Tuesday, August 30, 2011


Begin by breaking all the mirrors in the house, let your arms fall to your side, gaze vacantly at the wall, forget yourself. Sing one single note, listen to it from inside. If you hear (but this will happen much later) something like a landscape overwhelmed with dread, bonfires between the rocks with squatting half-naked silhouettes, I think you'll be well on your way, and the same if you hear a river, boats painted yellow and black are coming down it, if you hear the smell of fresh bread, the shadow of a horse.

Afterwards, buy a manual of voice instruction and a dress jacket, and please, don't sing through your nose and leave poor Schumann at peace. - Julio Cortazar

This day that started with small disasters - lost phones, bad dreams, uncooperative electronics, closed stores - was fully saved by one single trip to the library. In the fall of 2009 I decided to take a class with Christof Migone titled "Audio Art in the Visual Field: Strategies of Diffusion". I dropped the class two weeks later but the textbook became my favourite before-bed reading material. If you know me well enough you're probably aware of the fact that I almost never sing. It's strange because both my parents play instruments and sing, oftentimes together. It's cute. But there are some reasons for it, which I can elaborate on sometime in the future when we sit together face to face. I rarely do it in public or alone, in the shower, no "Happy Birthday", not to my favourite song on the radio... but I do now more than ever before. I sing when I ride my bike home alone late at night, because I feel scared and need to hear something other than the dark island silence. Also, to scare away the coyotes and ghosts!! Because of my weird relationship with my own voice I'm constantly fascinated by other voices and sounds. They're so tactile to me. You can close your eyes when you see something that frightens you but you can't shut your ears. Sounds are inside your head. I think that hearing is more intimate and private than watching. I tend to react to sounds with my entire body.

One of my biggest nightmares (and most of them are completely juvenile and irrational) is hearing a voice in my head that isn't mine. I'm terrified that one of those nights as I ride my bike alone in the dark I will hear a voice through my earphones that wouldn't come from my iPod. It will speak to me and I wouldn't be able to control it or shut it off. I know that the real fear behind it is of a loss of control over my own mind but while I'm comfortable with the idea of visual hallucinations, even imagining the sort of situation described above paralyzes me.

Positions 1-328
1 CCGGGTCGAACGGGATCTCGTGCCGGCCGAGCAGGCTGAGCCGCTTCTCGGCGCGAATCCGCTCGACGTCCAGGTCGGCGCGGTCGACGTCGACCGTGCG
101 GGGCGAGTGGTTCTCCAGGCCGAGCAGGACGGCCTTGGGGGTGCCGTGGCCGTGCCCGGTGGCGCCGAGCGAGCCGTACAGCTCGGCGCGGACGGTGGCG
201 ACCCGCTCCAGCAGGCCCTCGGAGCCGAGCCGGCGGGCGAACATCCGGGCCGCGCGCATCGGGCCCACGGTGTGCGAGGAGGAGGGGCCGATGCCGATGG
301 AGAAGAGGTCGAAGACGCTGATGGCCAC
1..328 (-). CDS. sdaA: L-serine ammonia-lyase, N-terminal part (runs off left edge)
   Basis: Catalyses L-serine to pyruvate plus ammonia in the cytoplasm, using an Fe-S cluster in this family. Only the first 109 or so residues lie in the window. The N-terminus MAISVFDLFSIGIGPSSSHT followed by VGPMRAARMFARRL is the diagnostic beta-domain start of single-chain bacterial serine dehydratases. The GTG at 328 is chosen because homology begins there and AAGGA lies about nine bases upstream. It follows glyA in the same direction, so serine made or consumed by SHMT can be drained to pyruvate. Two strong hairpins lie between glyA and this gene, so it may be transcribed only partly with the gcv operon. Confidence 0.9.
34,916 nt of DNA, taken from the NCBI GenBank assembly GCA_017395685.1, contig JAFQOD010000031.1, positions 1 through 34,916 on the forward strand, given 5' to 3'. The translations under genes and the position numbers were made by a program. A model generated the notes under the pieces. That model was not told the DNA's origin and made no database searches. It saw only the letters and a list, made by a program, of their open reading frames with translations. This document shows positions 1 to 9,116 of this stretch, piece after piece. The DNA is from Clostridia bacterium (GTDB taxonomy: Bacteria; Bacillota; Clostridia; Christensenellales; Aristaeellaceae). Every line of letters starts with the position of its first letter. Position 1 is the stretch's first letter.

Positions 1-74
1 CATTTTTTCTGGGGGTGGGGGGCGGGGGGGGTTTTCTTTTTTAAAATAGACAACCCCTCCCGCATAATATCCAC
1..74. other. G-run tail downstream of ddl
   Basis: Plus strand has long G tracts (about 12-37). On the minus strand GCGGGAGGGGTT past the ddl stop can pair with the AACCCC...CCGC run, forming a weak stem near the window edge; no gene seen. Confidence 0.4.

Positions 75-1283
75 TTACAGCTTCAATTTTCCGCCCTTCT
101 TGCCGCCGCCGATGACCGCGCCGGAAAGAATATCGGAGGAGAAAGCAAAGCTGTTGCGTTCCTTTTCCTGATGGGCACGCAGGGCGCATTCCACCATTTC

Steven Connor has an article about sound art titled "Ears Have Walls: On Hearing Art" that you should read (HERE). There is a chapter on "Immersion" that describes the capacity of sound to build and break down boundaries (and I read this in both the neg/pos way) because of its spatial nature, and our imagination. It's true, I've become more comfortable with my own voice over the years mostly due to having lots of musicians as friends, for whom that kind of expression is less precious, it's part of their everyday life. But I think that article describes exactly the reason why singing makes me nervous: because it merges the inside with the outside, it is participatory and revealing and I'm not ready to fully break those boundaries yet, it feels too intimate to share. One day. I'm going to tackle singing right after I tackle the English language! (See a few posts below).

Anyway, go to your library and get "Cronopios and Famas" by Julio Cortazar, it will make you feel so good. I spent all of yesterday reading a depressing book by Houellebecq (titled "Whatever", get it?!) and there was a quote that made me cringe, about a "mediocre" life wasted on nothing. It marred my entire day. Someone needs to give Houellebeqc a pep talk or a hug.

If you're in Montreal go to Scott Chandler's opening on Thursday at Les Territoires (CLICK). I've known Scott for many years, first at OCAD and then Concordia. He is incredible. Also go see Olga Chagaoutdinova's exhibition "In The Time Of Sakura" at Trois Points, it's in the same building (CLICK). She saved my life by keeping me sane on many occasions when I was this close to putting my fist through the computer monitor while printing photographs late at night (it was a hard year, what?!)


1 comment:

Anonymous said...

I love you.